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Hard-wired to suffer?


My 10th-grade English teacher, Bessie Meeks, introduced me to what became my favorite book, Sir William Golding’s Lord of the Flies. As we read the book and discussed it in class, one theme kept coming up: are we, as humans, aggressive by nature?

The basis for the discussion was the fact that the book portrays a group of English schoolboys who were stranded on a desert island. Minus the influence of organized society, most of the boys turn into savages. I can remember at the time thinking the answer was ‘yes’ – that we are aggressive by nature, and if the structure of our civilization were removed, as a society, we would regress.

Twenty years later, I’m not sure the issue is quite so clear cut. But I have been thinking about it recently, and putting the issue of aggressiveness aside, it does seem to me that mankind suffers (and, perhaps, will always suffer) because of our innate tendencies.

Ponder this: why is it so easy to be/focus on/talk about/feel negative? I guess the answer is that being positive doesn’t generate adrenalin. People don’t get excited (not in the “happiness” sense, but in the emotional sense) about press releases touting lower crime rates, but they do get worked up about dysfunctional government or wars in foreign lands. Hearing about a Hollywood celebrity dropping the “n-word” bomb will give people a much stronger emotional buzz (if I can borrow that word) than a cease fire in the Middle East.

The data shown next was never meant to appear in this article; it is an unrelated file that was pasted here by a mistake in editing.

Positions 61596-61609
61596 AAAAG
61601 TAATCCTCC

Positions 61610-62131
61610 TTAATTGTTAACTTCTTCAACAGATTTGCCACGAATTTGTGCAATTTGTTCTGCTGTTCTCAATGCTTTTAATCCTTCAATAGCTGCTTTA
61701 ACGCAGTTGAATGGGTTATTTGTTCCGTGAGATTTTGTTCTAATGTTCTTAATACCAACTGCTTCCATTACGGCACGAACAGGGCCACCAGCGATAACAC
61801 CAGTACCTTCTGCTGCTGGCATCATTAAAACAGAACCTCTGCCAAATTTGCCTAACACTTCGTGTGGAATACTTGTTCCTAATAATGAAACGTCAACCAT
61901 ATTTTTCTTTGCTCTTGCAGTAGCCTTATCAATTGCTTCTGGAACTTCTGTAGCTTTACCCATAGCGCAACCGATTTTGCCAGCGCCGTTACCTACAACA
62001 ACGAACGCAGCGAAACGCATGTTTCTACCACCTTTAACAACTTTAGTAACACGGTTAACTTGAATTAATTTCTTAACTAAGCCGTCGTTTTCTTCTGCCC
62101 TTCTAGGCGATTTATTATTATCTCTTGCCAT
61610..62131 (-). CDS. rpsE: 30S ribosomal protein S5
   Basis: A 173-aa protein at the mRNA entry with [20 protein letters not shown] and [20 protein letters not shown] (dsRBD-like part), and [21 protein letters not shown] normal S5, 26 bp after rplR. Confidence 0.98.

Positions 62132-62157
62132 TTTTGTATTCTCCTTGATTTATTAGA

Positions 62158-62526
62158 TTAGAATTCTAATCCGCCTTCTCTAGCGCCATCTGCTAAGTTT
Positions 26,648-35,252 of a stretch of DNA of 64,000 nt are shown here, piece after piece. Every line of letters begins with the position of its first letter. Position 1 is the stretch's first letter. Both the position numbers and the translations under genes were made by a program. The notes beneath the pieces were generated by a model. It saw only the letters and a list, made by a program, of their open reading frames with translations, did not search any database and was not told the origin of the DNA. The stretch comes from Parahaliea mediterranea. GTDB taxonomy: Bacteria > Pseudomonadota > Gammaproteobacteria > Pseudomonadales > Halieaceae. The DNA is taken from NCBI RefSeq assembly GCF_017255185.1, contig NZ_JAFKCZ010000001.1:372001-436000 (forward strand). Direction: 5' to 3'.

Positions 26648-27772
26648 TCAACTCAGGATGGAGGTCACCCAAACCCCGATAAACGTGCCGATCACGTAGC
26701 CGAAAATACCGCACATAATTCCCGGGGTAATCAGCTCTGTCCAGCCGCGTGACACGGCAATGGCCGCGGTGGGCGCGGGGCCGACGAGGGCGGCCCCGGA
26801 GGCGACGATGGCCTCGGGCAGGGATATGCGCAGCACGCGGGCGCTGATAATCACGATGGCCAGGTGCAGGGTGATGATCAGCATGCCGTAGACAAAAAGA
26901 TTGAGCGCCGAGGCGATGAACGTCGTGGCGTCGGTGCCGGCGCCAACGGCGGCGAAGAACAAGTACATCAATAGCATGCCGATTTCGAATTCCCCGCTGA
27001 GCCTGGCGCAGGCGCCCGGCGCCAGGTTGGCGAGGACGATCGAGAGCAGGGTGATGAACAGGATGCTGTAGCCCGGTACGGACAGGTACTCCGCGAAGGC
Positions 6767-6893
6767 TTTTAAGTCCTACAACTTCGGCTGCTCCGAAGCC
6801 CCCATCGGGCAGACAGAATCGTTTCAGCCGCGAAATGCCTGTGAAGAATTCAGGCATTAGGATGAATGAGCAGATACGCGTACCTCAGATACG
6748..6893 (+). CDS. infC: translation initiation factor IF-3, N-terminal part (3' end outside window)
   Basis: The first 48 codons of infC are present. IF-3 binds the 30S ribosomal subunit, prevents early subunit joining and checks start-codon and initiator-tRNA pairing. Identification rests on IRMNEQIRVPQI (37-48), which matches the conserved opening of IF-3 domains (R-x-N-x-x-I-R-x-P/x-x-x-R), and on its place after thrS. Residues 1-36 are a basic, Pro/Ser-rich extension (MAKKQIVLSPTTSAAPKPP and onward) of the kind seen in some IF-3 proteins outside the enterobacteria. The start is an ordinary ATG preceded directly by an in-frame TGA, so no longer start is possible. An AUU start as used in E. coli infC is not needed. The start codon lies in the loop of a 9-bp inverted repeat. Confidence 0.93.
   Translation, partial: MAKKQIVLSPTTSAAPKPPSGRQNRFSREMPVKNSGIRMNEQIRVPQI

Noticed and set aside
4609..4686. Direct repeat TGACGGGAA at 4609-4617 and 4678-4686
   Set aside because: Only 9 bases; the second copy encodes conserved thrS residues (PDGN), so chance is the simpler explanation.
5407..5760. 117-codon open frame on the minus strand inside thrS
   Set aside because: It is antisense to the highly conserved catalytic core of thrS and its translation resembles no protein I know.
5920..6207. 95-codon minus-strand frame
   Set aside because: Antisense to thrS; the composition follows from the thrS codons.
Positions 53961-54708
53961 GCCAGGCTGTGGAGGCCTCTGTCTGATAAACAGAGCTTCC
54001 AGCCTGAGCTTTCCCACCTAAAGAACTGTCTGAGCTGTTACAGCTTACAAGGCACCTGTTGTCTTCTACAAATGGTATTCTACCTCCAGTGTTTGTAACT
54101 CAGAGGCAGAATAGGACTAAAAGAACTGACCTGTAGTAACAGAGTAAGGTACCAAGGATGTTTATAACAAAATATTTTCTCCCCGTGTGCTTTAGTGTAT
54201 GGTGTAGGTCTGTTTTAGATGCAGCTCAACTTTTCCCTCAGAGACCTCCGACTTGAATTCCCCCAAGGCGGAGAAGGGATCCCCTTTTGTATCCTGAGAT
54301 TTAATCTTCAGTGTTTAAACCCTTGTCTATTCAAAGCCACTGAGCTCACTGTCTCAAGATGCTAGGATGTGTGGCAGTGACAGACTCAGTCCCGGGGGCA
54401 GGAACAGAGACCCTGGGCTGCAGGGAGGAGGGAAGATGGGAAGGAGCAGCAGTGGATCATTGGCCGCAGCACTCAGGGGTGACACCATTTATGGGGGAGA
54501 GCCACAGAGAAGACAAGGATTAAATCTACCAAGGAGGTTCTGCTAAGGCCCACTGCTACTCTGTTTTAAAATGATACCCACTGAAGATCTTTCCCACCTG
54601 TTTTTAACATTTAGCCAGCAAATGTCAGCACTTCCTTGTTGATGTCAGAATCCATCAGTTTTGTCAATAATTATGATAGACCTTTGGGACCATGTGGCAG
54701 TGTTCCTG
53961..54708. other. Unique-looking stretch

I realize we live in a culture where the media – which feeds on the negative news – is omnipresent and nearly inescapable, but on an individual level, we seem to respond with more energy to negative things than we do to positive. Maybe our brains and body crave that energy?

Balance and training are the key, I think. Balance, or equanimity, in our emotional and physical responses to things both positive and negative, plus the constant training of the Monkey Mind to enforce that balance until it becomes second nature.

What would happen if people responded to good news with just as much energy as they did with bad? What if those lower crime statistics led people to write their local lawmakers and get involved in community-building activities in order to continue improving things? What if people reacted to the recent cease-fire agreement in Nepal by getting “fired up” in a good way, perhaps by working with NGOs and other non-profits to find things that will help end conflicts in Israel, Somalia and The Sudan?

It’s something to think about.

Author: Sean

I am Sean, a writer/PR guy originally from the Rural South who grew up and settled down in Washington, D.C. My interests include local politics, Eastern philosophy, languages and reality television.


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